My reaction was that that could never happen—the author was just trying to shock us.
It’s hard for us to recognize that conditions as we have always known them, could change in dramatic and fundamental ways.
The difficulty is even greater when we fervently don’t want things to change, when the specter of a sharply different world is frightening and ugly.
It is human nature to give troubling developments the most beneficent interpretation for which the Chinese Communist Party has long been a beneficiary.
Vice President Biden remarked at the beginning of his campaign that: “[The Chinese] aren’t bad folks..they aren’t competition for us.”
Mayor Bloomberg offered the same somnolent view on China last week.
I believe that a dispassionate analysis of China leads to three possible outcomes:
First, China becomes the sole global superpower—economically, militarily and geopolitically— by the middle of this century.
Second, China’s ascension will be disrupted and halted by internal turmoil.
Or third, China will be dissuaded from seeking global domination and instead becomes a responsible member of the global order.
The first scenario is the most likely because of what China is doing and because of what we are not doing.
China has a comprehensive, rigorous strategy to achieve global domination. The tip of its spear today is economic aggression. We are all aware of its practice of forced technology transfer for any company seeking to access its market. We are also broadly aware of outright technology theft. One stark example in my state involves a manufacturer of integrated circuits. The company, Micron, has developed processes so competitively powerful that it decided not to publish them in a patent application but instead, it guarded them as trade secrets. Chinese spies stole the technology, then patented it in China, then brought suit against Micron for violating its patents.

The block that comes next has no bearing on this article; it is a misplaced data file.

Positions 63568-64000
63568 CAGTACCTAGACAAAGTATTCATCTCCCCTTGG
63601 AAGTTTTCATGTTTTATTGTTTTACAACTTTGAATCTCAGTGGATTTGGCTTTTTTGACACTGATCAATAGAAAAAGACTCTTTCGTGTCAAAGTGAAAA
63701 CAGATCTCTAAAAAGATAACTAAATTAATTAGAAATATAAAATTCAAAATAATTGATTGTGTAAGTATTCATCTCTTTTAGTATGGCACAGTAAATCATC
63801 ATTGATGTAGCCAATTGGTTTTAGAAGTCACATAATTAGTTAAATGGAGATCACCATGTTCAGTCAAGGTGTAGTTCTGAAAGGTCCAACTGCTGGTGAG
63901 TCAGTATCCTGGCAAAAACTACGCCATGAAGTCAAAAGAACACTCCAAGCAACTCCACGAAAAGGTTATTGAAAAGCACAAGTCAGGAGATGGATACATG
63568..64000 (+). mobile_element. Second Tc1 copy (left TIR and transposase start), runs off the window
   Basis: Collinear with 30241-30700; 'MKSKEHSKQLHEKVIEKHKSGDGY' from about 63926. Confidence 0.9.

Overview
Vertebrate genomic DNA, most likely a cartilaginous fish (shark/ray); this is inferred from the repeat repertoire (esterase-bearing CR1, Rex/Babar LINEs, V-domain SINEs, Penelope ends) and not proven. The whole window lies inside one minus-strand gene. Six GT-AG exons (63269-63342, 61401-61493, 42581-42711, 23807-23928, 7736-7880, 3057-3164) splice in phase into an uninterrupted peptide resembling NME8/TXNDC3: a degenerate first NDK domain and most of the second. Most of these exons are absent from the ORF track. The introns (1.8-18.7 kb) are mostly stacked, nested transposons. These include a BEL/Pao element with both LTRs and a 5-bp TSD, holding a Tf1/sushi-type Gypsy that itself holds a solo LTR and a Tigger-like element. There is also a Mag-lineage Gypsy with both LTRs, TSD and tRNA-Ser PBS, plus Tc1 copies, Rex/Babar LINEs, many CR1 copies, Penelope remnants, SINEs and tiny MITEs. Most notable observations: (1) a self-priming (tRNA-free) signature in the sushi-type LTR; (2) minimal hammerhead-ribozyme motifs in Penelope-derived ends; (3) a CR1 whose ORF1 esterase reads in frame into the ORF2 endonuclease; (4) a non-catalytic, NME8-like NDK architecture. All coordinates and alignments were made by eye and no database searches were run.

Cyber spying is also one of China’s tools. American companies endure literally thousands of hacking attempts every day. How many of these hacks are successful we really don’t know but the F-35 example is instructive. The development plans of our most advanced fighter jet were successfully hacked by the Chinese for two entire years.
Counterfeiting is another vehicle for technology theft. Another Utah company reported that its medical devices are copied by Chinese businesses, then packaged in identical containers, complete with that company’s own logos and serial numbers, and sent to markets around the world as if they came from that company itself.
One insidious vehicle for technology theft is China’s Thousand Talents program. Chinese students attending college in the west are paid to regularly transmit technology and trade secrets to China. The Chinese media describes this theft as “picking flowers in foreign lands to make honey in China.”
Predatory business practice is another dimension of its economic strategy. China subsidizes target industries with high growth or military potential. These businesses are introduced into the west with prices well below the cost of their western competitors. The Chinese businesses inevitably take over the market, driving the western companies out of business. 20 years ago, China had 5% of the world steel market; today it has 50%.
Chinese predatory practice has other forms. It recently purchased a stainless steel company in Indonesia. Indonesia has 80% of the global supply of nickel, an essential ingredient for stainless steel. Following China’s investment there, Indonesia announced that it would no longer export any nickel. Guess what that means for the price and availability of nickel for China’s competitors in the west?
Belt and Road may not yet be fully predatory, but it will surely be in the future. China owns and has built 42 ports in 34 countries and it is building roads throughout Asia, the Middle East and North Africa. These secure the rare earth materials that are essential for the production of high tech products.
The ports also have obvious military purpose as they are often located at major choke points of global trade.
So while we are stalled in a trillion dollar effort to upgrade our domestic infrastructure, China is already spending a trillion dollars building infrastructure in foreign countries. I can assure you that they aren’t doing this out of compassion and charity.